Among the many other errors and unsupported claims that Martin makes is that “there was no ‘Upper City’ on the western hill” until the second century B.C. (p. 267).* The belief that the Western Hill was long uninhabited, once shared by many archeologists, was conclusively disproven in the 1970’s by the discovery of an imposing stretch of the “Broad Wall” built by King Hezekiah in the 8th cent. B.C. This massive, seven meter thick stone wall was constructed over pre-existing homes, exactly as mentioned by the prophet Isaiah (in Isa. 22:10). Many subsequent discoveries have confirmed the early occupation of the Western Hill, including a huge tower (the “Israelite Tower”), preserved to the remarkable height of 26 feet (8 meters), built over pre-existing occupation. This tower and a section of the wall to which it was attached faced the Babylonian assault of the armies of Nebuchadnezzar, of which evidence was found at the site, including Babylonian arrowheads. Additional conclusive evidence of early occupation has been found all over the Western Hill. Of these amazing, well-documented discoveries, Martin appears to be ignorant.

* The Western Hill or Upper City includes the area known as Mt. Zion today, a name that has shifted in the city over time, as well as today’s Armenian and Jewish Quarters.

Instead, Martin claims, incredibly, that Simon the Hasmonean was the first to initiate settlement of the Western Hill. And he did this in the most remarkable way: he “had [the old] Mount Zion destroyed, [and] moved as many (probably most) of the buildings [on Mt. Zion] (including Davids’ tomb) up to the southeast [sic] ridge in what became known as the Upper City. In effect, Simon simply moved ‘Mount Zion’ and most of its buildings directly west across the Tyropoeon Valley and up to the top of the western hill” (p. 342-45). But Martin offers no physical evidence to prove that this incredibly costly feat, unprecedented in world history, actually took place. On the contrary, the location of David’s tomb in the City of David was known and can be documented right up through the end of the Second Temple period (70 A.D.). Only in the 10th cent. A.D., more than a thousand years after the time of Simon, is David’s Tomb mentioned on the Western Hill for the first time. The cenotaph (large stone marker) of the Tomb of David that Martin claims was constructed by Simon actually dates to the Crusader period (11th-12th cent. A.D.). Once again, Martin’s extravagant claims are made without supporting physical evidence and in direct contradiction of the known facts.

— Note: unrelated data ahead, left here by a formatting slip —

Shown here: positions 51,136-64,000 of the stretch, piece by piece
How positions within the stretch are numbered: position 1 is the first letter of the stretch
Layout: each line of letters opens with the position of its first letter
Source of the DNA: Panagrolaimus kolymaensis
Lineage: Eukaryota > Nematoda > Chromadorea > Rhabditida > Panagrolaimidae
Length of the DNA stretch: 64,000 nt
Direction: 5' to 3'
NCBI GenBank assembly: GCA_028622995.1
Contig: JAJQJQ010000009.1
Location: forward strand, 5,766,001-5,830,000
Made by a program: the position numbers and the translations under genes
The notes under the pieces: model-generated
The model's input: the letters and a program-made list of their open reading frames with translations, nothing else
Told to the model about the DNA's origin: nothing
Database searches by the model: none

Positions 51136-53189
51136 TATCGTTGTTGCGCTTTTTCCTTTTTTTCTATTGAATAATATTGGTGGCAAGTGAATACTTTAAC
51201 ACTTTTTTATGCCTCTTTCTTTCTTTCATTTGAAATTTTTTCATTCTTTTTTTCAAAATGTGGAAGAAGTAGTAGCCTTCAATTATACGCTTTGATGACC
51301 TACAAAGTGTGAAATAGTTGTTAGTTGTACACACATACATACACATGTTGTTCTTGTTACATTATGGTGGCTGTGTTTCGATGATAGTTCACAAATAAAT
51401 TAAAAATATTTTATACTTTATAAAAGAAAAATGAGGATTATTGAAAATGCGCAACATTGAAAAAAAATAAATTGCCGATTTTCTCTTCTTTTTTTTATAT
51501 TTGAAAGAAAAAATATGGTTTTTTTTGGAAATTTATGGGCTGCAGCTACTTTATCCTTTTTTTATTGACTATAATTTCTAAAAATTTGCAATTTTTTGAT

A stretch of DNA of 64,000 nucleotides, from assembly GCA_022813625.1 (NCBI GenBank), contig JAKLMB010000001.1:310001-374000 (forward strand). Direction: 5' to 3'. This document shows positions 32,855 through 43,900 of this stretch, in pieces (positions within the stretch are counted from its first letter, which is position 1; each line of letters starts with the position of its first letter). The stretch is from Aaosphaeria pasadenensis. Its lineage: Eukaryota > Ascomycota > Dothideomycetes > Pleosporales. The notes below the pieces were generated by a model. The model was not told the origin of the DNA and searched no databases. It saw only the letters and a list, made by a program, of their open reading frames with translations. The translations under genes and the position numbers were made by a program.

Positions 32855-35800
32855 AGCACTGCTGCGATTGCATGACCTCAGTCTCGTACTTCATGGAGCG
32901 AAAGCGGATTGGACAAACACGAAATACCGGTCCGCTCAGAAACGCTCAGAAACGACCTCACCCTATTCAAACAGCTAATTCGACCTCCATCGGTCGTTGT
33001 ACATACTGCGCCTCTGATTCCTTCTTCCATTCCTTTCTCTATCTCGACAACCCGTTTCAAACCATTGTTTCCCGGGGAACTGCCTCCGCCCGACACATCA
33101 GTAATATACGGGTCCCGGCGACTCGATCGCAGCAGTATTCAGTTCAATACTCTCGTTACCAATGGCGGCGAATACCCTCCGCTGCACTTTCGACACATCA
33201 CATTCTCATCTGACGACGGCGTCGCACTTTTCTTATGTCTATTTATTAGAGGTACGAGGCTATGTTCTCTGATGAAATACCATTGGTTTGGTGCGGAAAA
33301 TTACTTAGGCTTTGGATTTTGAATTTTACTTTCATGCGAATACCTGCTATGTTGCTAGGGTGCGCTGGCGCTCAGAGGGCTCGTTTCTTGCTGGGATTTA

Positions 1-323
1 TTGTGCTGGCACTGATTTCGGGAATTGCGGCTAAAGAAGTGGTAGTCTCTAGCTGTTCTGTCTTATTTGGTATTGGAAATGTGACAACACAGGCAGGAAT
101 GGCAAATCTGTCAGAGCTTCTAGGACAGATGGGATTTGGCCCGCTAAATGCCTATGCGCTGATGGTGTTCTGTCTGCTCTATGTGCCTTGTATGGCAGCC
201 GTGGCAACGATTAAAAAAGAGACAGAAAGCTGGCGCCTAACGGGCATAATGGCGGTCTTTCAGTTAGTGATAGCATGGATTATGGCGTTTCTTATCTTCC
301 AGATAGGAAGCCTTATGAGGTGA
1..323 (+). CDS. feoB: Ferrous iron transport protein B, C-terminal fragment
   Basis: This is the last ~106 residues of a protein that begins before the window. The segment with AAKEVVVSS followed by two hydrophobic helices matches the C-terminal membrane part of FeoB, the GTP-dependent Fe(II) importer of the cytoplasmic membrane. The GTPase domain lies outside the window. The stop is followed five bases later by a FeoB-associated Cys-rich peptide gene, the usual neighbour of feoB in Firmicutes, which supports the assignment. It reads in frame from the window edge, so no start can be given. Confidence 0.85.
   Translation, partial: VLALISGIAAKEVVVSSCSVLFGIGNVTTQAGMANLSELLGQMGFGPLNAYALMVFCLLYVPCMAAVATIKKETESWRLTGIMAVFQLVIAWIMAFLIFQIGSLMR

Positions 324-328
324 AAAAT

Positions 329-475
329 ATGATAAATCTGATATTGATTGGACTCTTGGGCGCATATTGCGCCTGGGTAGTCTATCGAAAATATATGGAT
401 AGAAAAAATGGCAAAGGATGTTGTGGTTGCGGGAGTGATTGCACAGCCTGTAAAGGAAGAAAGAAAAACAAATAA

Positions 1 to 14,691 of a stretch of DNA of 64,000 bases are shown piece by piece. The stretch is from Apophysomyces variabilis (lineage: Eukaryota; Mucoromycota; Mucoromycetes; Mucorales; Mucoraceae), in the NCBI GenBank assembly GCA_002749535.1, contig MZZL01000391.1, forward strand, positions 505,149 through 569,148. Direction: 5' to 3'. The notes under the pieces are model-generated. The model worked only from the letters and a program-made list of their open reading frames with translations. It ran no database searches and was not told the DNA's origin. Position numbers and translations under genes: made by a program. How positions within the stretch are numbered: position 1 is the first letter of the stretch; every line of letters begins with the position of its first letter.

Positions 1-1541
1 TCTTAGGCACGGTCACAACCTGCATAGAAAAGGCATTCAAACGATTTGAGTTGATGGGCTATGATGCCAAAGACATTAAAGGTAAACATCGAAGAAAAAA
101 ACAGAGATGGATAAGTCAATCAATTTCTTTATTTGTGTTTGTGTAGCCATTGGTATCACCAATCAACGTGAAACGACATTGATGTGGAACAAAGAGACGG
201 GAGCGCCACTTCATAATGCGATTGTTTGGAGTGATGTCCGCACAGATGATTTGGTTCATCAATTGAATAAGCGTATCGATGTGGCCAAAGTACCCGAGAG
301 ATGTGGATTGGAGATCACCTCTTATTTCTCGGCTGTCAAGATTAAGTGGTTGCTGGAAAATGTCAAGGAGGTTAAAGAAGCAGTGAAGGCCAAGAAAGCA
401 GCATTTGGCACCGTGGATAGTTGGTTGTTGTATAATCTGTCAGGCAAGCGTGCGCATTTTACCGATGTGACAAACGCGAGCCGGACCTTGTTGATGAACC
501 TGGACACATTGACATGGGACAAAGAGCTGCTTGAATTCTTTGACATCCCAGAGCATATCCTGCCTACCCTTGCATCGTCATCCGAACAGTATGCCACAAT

There are many additional errors and unsupported claims in the book, but those mentioned here are sufficient to expose the weakness of his overlying theory. Martin also briefly mentions his belief, published in another book, that Jesus was crucified on the Mt. of Olives. For the evidence against this idea in general, please see our review of Peter Michas’ The Rod of an Almond Tree in God’s Master Plan in the section labelled “The Mount of Olives,” points 9 and 10.

I’m sure it’s exciting to believe that you alone are in possession of evidence that overturns all previous scholarship and the claims of all “present religious authorities” (pp. 1-6). But for this to mean anything in the real world, you’ve got to have the facts to back it up. While Martin does write in a compelling manner, the facts that he needs are lacking. At its heart, his argument is circular: the Temple above the Gihon was completely destroyed and removed by the Romans, therefore no physical evidence remains. But an argument from silence is inadequate for the bold reevaluation of history and tradition he proposes, especially since the existing evidence so strongly refutes his theory. This evidence overwhelmingly supports the traditional location of the ancient Jewish Temple, not above the Gihon Spring, but in the enclosed area known today as the Temple Mount on Mt. Moriah.


To read another critique of Martin’s book see Leen Ritmeyer’s response at

Copyright © 2002, 2004, 2021 by Jeffrey J. Harrison.